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Dementia of the Alzheimer Type

Dementia of the Alzheimer’s type goes by several different names, but Alzheimer’s is the most commonly used. It is an incurable, degenerative and terminal neurological illness in the elderly. This very unfortunate disease affects memory, behavior, ability to perform regular activities, perception, language and personality. Although it is incurable disease that worsens with time, there are some preventative behaviors that may reduce the risk of dementia of the Alzheimer’s type.

Common Symptoms of Dementia of the Alzheimer’s Type:

  • Memory loss
  • Impaired judgment
  • Inability to focus or pay attention
  • Loss of cognitive abilities
  • Strange reasoning
  • Out of the normal behavior
  • Problems with communication
  • Disorientation about location, time, self
  • Neglect of personal care
  • Paranoia
  • Increased agitation

Causes of Dementia of the Alzheimer’s Type

Other diseases that affect neurological function or attack brain cells can ultimately cause Alzheimer’s. Parkinson’s Disease and Huntington’s Disease are two examples of such maladies. Sometimes an event such as a stroke can lead to Alzheimer’s because the loss of oxygen to the brain, which thereby causes neurological damage. Throughout a person’s life, poor decisions such as a lack of a healthy diet and exercise, failing to use the brain for intellectually challenging activities and substance abuse such as alcoholism, can all increase the risk for developing Alzheimer’s. In addition, physical trauma to the head can damage the brain and lead to Alzheimer’s, as well as infection to the central nervous system. Alzheimer’s is also known to be a heredity disease.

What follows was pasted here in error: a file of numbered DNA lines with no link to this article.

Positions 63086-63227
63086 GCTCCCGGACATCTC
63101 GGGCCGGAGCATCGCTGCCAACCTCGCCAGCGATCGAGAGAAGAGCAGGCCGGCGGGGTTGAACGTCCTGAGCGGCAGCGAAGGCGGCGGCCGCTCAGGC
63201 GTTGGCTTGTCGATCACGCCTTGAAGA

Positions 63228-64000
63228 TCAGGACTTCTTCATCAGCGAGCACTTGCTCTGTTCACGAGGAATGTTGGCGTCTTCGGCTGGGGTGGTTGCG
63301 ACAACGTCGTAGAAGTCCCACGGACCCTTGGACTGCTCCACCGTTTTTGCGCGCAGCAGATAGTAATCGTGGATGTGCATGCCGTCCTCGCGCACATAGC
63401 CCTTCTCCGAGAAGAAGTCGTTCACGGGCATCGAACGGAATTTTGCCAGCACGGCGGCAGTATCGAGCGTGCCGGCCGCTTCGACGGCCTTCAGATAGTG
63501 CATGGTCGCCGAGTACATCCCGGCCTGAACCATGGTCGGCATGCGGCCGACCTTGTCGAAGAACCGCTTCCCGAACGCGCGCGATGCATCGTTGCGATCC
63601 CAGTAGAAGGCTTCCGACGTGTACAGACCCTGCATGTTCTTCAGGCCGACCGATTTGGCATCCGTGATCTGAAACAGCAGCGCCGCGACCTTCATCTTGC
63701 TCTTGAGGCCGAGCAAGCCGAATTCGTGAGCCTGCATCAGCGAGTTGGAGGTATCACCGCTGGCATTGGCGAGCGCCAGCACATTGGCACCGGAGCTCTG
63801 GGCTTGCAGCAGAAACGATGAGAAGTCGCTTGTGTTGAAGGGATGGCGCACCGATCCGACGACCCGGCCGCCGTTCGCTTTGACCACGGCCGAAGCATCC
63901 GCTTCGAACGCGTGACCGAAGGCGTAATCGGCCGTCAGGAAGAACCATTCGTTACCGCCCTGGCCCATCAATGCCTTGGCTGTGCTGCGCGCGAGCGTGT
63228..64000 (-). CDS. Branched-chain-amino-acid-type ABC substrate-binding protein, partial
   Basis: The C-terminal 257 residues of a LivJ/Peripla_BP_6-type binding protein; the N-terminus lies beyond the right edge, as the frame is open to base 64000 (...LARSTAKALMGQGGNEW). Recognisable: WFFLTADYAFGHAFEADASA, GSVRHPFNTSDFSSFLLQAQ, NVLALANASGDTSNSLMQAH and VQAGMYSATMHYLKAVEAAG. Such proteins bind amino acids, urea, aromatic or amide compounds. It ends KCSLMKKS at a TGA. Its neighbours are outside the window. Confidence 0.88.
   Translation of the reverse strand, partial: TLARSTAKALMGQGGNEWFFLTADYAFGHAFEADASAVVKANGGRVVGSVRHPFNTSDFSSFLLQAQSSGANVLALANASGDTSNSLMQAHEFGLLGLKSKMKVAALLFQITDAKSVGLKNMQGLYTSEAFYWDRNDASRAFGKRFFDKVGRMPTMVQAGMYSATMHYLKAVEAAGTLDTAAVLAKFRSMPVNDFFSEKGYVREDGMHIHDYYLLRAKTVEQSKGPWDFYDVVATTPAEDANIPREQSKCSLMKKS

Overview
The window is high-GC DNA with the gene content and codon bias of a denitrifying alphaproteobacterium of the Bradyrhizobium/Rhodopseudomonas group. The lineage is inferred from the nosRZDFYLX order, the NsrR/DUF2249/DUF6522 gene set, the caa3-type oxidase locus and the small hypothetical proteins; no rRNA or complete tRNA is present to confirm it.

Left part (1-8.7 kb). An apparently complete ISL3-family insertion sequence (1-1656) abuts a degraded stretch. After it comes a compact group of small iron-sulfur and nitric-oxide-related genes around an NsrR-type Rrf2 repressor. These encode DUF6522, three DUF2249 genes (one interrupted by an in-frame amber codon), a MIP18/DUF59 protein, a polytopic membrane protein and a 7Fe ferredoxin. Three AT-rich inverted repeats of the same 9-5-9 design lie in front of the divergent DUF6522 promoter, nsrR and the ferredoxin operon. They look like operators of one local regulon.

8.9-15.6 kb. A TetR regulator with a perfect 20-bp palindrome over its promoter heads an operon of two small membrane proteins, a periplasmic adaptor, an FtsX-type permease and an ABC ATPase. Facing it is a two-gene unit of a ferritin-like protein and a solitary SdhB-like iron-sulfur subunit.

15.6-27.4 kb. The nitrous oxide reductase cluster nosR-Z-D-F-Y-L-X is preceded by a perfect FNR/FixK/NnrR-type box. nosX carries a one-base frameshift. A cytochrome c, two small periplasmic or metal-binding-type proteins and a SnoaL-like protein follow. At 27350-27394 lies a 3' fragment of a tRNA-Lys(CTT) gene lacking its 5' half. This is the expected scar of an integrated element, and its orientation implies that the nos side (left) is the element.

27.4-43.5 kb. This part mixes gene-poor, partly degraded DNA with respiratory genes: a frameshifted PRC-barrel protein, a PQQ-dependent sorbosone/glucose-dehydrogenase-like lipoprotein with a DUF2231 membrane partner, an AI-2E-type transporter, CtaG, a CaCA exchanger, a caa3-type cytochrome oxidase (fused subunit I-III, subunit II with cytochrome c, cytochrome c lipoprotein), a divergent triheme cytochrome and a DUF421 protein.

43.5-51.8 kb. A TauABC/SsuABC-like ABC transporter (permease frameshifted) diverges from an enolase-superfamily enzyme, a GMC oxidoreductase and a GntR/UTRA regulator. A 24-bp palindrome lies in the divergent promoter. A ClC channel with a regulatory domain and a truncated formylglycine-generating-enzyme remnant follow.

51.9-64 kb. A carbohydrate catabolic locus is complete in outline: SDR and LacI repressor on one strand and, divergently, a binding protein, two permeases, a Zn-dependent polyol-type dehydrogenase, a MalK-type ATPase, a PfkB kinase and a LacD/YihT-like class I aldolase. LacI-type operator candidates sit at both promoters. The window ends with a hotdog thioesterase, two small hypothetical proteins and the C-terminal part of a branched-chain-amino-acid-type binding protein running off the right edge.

Treatment and Prevention of Alzheimer’s Disease

Alzheimer’s Disease is an unfortunately incurable problem. A person with Alzheimer’s can work regularly with a mental therapist to help ease the symptoms and effects of Alzheimer’s. Support from beloved family members and friends can help to comfort an Alzheimer’s victim, although it can be alarming when the victim doesn’t remember the loved ones around them. There is no exact evidence stating that Alzheimer’s is altogether preventable, but it might be; also the onset can be delayed with healthy habits. A lifelong habit of healthy eating, regular physical activity, proper vitamins and minerals, brain exercises like crossword puzzles and other games, and avoiding harmful substances like drugs and alcohol can help to keep the brain healthy and functioning optimally.

What Should You Do?

While it is incurable, don’t give up on loved ones who are suffering from Alzheimer’s. Support and encouragement can only help. Regular psychological help is also a good idea. If you or one of your family members has been affected by Alzheimer’s, it’s important to take very good care to make sure that you or they are living a healthy lifestyle. Stay up-to-date on current events, try reading instead of zoning in front of the television and challenge your brain with games and puzzles. Alzheimer’s can be devastating to families, but keeping a positive and helpful attitude can only benefit everyone.

Links and Resources for Further Reading

  • Medline Plus
  • Helpguide.org

Review Sources

  • Wikipedia – Plentiful information about Alzheimer’s disease, also known as Dementia of the Alzheimer’s type and other names.
  • Medline Plus – Information about Alzheimer’s, including possible causes, treatment, and coping.
  • Oxford Journals – Description of Dementia of the Alzheimer’s Type.
  • Helpguide.org – A guide to understanding the devastating Alzheimer’s dementia.

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